Dr Jay Rees recently completed her PhD in History at Swansea University. A historian specialising in higher education, everyday living, gender and post-war history, her passions have seen her write about major societal themes throughout the 20th Century.
With Jay’s thesis focussing on the experience of students at Swansea University throughout our first century, we caught up with her to discuss her research, and to unearth the lessons our current and future students can learn (and avoid!) from their predecessors.
I completed my Masters in 2015 and the opportunity arose to research a topic on the University as part of the Centenary.
My research examines Swansea University from its inception in 1920 through to 1990 and is based wholly on student sources, including 900 copies of the student newspaper. By using primary materials, my research shows the lived student experience, putting this at the core of the thesis.
It explores the evolving needs and desires of students as the University progressed throughout the 20th century and analyses the issues that directly affected them at individual levels.
A perfect microcosm of wider society
Swansea University opened at a time where increasing numbers of students were accessing higher education, bringing with them more diversity and multifaceted experiences of student life.
As a Welsh institution, Swansea University adds to the wider historiography as many historians tend to write about students from flagship universities. It is important for Swansea to be part of the discussion as it is a perfect microcosm of larger society and the prevalent themes of the 20th century – such as gender boundaries, youth culture, war, and activism.
Jay Rees with Carey Mulligan, whose grandfather studied at Swansea University, outside Singleton Abbey.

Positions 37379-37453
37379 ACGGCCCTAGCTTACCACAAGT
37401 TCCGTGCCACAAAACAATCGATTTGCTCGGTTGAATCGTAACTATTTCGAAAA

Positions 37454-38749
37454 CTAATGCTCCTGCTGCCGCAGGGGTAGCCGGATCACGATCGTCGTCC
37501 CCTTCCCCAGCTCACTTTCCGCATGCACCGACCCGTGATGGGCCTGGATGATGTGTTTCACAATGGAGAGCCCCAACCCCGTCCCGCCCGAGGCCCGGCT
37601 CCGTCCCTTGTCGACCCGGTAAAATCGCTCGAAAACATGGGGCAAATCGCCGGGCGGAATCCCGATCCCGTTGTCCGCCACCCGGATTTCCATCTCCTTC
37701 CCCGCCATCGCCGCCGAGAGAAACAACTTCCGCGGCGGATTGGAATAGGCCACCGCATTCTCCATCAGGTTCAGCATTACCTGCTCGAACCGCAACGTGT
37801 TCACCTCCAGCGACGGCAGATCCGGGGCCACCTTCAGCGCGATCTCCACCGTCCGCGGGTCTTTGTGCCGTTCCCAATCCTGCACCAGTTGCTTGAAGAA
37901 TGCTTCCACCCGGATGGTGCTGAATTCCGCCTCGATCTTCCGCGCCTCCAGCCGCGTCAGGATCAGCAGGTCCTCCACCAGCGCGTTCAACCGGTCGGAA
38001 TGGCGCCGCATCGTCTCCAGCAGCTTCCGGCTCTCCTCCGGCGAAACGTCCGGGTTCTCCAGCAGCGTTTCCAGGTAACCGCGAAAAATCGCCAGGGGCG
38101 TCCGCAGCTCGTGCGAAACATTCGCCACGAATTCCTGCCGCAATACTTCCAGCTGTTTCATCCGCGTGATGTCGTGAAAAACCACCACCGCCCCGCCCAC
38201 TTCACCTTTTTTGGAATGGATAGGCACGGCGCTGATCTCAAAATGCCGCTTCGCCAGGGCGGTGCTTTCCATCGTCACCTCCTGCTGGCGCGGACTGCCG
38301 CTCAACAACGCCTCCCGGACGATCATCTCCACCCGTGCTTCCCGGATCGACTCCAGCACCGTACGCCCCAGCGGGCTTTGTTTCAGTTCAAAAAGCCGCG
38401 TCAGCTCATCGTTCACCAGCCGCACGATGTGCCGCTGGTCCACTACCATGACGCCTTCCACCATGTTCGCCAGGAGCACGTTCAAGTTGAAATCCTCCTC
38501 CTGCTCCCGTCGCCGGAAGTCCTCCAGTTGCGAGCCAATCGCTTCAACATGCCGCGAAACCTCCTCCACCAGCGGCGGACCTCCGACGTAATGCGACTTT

Early emergence of student culture
From the outset, students bought in to a ‘university culture’ through extracurricular activities.. The first societies opened in 1920, and whilst they were departmentally based, such as the Metallurgy Society and the Pure Mathematics Society, through their formation and the establishment of a student representative committee, a university culture flourished as early as the 1920s.
Navigating gender boundaries
Although women attended the University in 1920, they were still in a predominantly male environment and navigated different spaces to their male counterparts, which was reflective of wider 1920s culture.
The female common room was located in the attic of the Abbey, with their first social involving drinking tea and playing musical instruments amongst dainty floral decor. The male common room however, with its robust furniture, was nearer to the building’s entrance, with their housewarming quickly turning into hijinks.
In 1923, it became compulsory for women to live in Beck Hall, which was located 15 minutes from campus. Whilst the Refectory was a mixed area, women were required to return to Beck Hall to dine, twice a day, which was a way of stopping genders from mixing.
During the RAG, men would dress up in ‘bedazzling gowns’ whilst women would walk alongside the floats wearing academic dress and undertake charitable collections as it was deemed that hijinks was far too corrupting for the female personality.
Student life flourished in times of adversity
During WW2, you may assume student life came to a halt due to blackouts, air raids and the Blitz, however this was not the case and in some areas, the university actually flourished and saw the creation of new traditions and stronger student culture.
In 1939, University College of London students evacuated to Swansea, adding 140 staff and students to Swansea’s cohort of 303 students. With them came new traditions, such as Foundation Week, whereby students participated in sporting events, plays and a dance, invigorating student life at the time that it was being tested.
This also gave the chance to make lasting changes to student dynamics. The first female SU President, Dorothy Jones, was elected in 1945, largely because activities moved to Beck Hall, a predominantly female space. One of the six houses was empty, so students agreed with the warden that it could be claimed as the Student Union building.
University College of Swansea Home Guard, c.1942. Courtesy of the Richard Burton Archives, Swansea University (reference: UNI/SU/AS/4/1/2:95)